video blog of the most iconic church of Marseille
Basilique Notre-Dame de la Garde is a Catholic basilica in Marseille, France built in 19th century. The site of a popular Assumption Day pilgrimage, it is the most visited site in Marseille. It was built on the foundations of an ancient fort at the highest natural altitude of 149 meters (489 ft). Buildings in Marseille are not allowed to exceed this height. It is built from limestone outcropping on the south side of the Old Port of Marseille and offers the only panoramic view of the entire city including the old port, cruise port, isles of Monte Christo, the famous fish market and old town Marseille.
A tour of Venetian history
The Doge’s Palace (Palazzo Ducale) is one of the main landmarks of the city of Venice. The palace was the residence of the Doge of Venice, the supreme authority of the former Republic of Venice, opening as a museum in 1923.
The palace bell tower has a musical chime that echoes within these boundaries.
The history of a residence for the Doge in the current location goes back as far as 810 A.D. Doge Agnello Participazio moved the seat of government from the island of Malamocco to the area of the present-day Rialto, when it was decided a “ducal palace” should be built. No trace remains of that 9th-century building as the palace was partially destroyed in the 10th century by a fire. Around 1172 A.D., Doge Sebastiano Ziani inititated reconstruction work that would drastically change the entire layout of the St. Mark’s Square. The new palace was built out of fortresses, one façade to the Piazzetta, the other overlooking the St. Mark’s Basin. Between 1340 and 1430 A.D. further reconstruction was done to transform it into a Gothic style palace.
The bridge of sigh at the palace prison where Casanova was once imprisoned.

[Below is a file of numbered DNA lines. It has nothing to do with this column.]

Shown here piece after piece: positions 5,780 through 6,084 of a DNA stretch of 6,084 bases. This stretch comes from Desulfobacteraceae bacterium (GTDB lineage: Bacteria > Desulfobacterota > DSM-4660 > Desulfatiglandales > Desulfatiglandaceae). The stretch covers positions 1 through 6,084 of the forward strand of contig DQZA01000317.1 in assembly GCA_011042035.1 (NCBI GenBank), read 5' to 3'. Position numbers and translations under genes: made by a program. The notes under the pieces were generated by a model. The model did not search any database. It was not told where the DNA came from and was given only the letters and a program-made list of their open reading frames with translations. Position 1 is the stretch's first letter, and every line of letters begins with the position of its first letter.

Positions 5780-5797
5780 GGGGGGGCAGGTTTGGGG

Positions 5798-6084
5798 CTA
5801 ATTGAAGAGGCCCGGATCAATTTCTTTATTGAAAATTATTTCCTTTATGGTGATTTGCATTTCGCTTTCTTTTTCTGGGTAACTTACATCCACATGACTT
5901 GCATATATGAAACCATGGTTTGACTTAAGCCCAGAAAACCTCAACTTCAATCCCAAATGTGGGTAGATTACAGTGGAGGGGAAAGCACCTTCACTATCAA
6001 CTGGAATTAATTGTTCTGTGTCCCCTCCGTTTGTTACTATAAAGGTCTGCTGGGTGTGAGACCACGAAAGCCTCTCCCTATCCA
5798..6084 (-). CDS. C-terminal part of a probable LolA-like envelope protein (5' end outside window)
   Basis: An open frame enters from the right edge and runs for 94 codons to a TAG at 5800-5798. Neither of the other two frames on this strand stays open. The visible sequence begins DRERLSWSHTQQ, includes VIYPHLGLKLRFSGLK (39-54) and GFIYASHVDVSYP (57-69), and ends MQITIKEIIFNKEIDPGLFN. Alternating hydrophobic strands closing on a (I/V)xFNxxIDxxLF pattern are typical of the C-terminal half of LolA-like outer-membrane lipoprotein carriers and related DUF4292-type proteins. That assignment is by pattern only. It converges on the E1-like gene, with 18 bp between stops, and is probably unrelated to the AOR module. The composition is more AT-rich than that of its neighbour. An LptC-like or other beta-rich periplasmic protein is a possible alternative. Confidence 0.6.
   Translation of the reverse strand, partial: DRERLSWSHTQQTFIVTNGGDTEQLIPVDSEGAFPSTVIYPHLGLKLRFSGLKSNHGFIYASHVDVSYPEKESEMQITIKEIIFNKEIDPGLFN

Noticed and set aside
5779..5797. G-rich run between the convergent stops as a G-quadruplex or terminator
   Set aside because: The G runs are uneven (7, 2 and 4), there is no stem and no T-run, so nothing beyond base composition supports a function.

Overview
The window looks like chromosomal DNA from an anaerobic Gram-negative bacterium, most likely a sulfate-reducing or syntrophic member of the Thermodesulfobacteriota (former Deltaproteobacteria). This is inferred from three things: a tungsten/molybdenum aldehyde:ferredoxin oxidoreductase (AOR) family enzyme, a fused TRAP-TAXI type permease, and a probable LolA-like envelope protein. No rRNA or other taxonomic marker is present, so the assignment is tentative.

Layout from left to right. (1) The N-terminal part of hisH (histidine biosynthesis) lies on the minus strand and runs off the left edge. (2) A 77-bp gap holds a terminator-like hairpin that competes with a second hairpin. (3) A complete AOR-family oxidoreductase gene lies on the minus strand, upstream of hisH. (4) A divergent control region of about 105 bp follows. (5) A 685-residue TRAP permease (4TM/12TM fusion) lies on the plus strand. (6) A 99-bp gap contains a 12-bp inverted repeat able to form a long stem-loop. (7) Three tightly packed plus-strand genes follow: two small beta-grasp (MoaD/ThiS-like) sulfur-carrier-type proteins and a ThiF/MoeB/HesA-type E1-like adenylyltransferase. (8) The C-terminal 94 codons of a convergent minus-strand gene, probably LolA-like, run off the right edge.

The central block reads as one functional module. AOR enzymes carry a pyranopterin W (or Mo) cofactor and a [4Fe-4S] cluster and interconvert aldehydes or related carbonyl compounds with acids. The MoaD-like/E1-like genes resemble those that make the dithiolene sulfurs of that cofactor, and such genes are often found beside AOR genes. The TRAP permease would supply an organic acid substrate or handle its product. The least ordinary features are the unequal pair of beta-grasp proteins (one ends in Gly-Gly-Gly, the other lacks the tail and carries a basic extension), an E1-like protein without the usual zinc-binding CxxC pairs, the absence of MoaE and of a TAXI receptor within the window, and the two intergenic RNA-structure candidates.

Refurbishment works were being held at the palace when on 1577 a third fire destroyed the Scrutinio Room and the Great Council Chamber, together with works by Gentile da Fabriano, Pisanello, Alvise Vivarini, Vittore Carpaccio, Giovanni Bellini, Pordenone, and Titian. In the subsequent rebuilding work it was decided to respect the original Gothic style. Since the 16th century, the palace has been linked to the prison by the Bridge of Sighs.
Violent fire in 1483 and then again in 1547 forced further repair and reconstruction work.
As well as being the ducal residence, the palace housed political institutions of the Republic of Venice until the Napoleonic occupation of the city in 1797. In 1866 Venice became part of Italy. By the end of the 19th century, the structure was showing clear signs of decay, and the Italian government set aside significant funds for its restoration and all public offices were moved elsewhere except the State Office for the protection of historical Monuments, which is still housed at the palace’s loggia floor. In 1923, the Italian State entrusted the management to the Venetian municipality to be run as a museum.
Watch the clip in below link of our tour of the palace to learn more!
The beauty of Venice really shines at night. We took the following pictures one evening taking the Vaporatto (water taxi) ride near the train station, then going out into open ocean passing the cruise port, and getting off at the mouth of the grand canal near Plaza San Marco.
We finished the evening with a walk over Academia bridge to admire the view of the grand canal and having dinner at Plaza San Vidal.
An evening boat tour of Venice on a “Vaporatto” (water taxi).
A tour of Bellagio, a little piece of heaven on the border of Italy and Switzerland.
We spent a few days in Florence during our 2017 Italy trip. Below are some pictures we took that highlights this beautiful city. Check out my other blogs about Tuscany for details on some of these sights.
Florence historic city center at night
Hall of the Five Hundred (Palazzo Vecchio)
Italian breakfast at a Florentine cafe
Statues at Plaza del Signoria
A fresco inside the Medici residence
Florence viewed from the Duomo
The Florence Duomo
“Sabine Woman” (Academia Gallery)
Michelangelo’s “David” (Academia Gallery)
Vassari’s painting of Dante’s inferno
Exploring the Florence Duomo
One of the key attractions in Florence is it’s historic Cathedral and the surrounding museums. The Dome (or “Duomo” in Italian) of the cathedral was the largest in the world until modern era. The cathedral itself is 3rd largest and 3rd tallest, and climbing it all the way to the top is an amazing experience.
In this video link I captured our
Climbing the Duomo in Florence .
Halfway to the top of the Dome is a section where visitors are able to walk around a semi circle. Here we can marvel at the roof painting by Vasari in mid-1600s depicting a vision of hell from Dante’s Inferno.
An evening stroll through the historic district is another great way to appreciate the grand and magnificent features of the Duomo, maybe after a dinner and dessert by the Plaza del Signoria nearby!